Employee: Here you go. Have a good one.

MCU: The man gestures to the employee and walks off-screen Man: Thanks, man. I appreciate it. You have a good one too.
MS: The man, wearing different clothes, walks up to the register, he looks up. Ambient Wawa noises
MC: A Wawa employee is shown behind the register, but behind the employee the camera zooms in on a poster. Beeping noises from a cash register are heard along with ambient Wawa noises
CU: The poster is shown, it reads “Wawa Charity 5k run tomorrow!” Beeping noises from a cash register are heard along with ambient Wawa noises.

 

Cashier: We’re expecting a good turnout for the run tomorrow.

MS: The Wawa employee is talking to the man. Cashier: Hoping the weather will be nice. You should come out, it’ll be a fun time.
MS: The man is shown smiling, and he responds to the Wawa employee and walks out. Man: You know what? I’m free tomorrow, I’ll be there.
WS: At an outdoor park – A large banner is shown advertising the Wawa Charity 5K run Ambient noise – Indistinct crowd conversations and lively music over loud speakers
WS: Runners are shown warming up and groups and families are shown sitting, walking, and engaging in conversation Ambient noise – Indistinct crowd conversations and lively music over loud speakers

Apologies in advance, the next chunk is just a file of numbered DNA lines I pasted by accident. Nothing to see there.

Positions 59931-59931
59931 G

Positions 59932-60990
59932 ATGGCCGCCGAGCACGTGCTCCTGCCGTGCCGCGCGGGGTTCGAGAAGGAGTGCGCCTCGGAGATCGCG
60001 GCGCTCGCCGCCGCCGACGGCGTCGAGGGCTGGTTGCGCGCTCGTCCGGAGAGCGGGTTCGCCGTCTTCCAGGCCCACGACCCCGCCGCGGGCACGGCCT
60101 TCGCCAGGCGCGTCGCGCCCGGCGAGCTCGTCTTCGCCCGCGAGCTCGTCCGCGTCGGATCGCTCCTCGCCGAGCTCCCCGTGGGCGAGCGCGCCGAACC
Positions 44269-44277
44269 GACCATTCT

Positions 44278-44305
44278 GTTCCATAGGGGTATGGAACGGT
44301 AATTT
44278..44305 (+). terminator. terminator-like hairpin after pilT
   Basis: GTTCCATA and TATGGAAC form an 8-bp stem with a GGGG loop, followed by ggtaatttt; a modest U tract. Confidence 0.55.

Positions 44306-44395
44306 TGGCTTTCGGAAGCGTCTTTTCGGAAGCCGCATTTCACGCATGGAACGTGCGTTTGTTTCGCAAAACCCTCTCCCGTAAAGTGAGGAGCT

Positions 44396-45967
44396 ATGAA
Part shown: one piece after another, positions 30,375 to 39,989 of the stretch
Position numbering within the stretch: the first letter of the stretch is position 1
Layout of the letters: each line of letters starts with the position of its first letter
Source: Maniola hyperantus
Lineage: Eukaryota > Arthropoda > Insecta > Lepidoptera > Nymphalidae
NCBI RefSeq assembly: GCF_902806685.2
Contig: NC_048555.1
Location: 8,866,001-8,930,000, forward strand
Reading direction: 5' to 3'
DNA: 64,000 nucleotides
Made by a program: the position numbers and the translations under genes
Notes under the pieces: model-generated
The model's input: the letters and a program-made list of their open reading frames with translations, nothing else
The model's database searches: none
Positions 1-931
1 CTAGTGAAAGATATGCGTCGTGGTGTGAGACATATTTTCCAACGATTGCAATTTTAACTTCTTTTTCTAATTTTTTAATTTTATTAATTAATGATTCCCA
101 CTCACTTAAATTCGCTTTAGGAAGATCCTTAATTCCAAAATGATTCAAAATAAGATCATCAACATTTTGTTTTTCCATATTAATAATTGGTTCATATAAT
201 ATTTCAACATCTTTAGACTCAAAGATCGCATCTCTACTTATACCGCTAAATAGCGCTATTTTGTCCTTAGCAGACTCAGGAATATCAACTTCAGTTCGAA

MS: The man is shown stretching, getting ready to run The ambient noise gets slightly softer.
MCU: The man bends over to tie his shoes as someone walks into the foreground. The man looks up Ambient noise

 

Employee: You made it! Good to see you.

MCU: From above, a Wawa employee from earlier in the week speaks to the man Employee: Would you like your normal order of coffee and a sizzlie?
MC: The man jumps up and responds to the employee. Man: Ha, no thanks. I’ll stick with a water. Glad I could make it and glad you guys do stuff like this for the community. I’ll catch you later.
MC: A race starter is shown on a loudspeaker. Starter: Runners, we’ll be starting shortly. Please make your way to the start line.
CU: The man lines up to get ready to run. Ambient noise.
MC: The runners begin to run off screen as the picture fades. Horn goes off

 

Sound of cheering

 

Sound of shoes stepping on the pavement

Picture faded but with running occurring in the background.

 

On screen: Wawa logo and the text “We’re more than hoagies and coffee, we’re a part of your community.”

Ambient noise continues, volume lessens slightly.
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Creating “Meet the Doctor”

One of the challenges that can befall a storyteller is determined how to create an engaging, linear story from snippets of an interview. All of the information is available, but it is up to the storyteller to weave the information into something coherent and entertaining. Below is an example of the storytelling approach using soundbites from an interview with a pediatric plastic surgeon.

2;15;43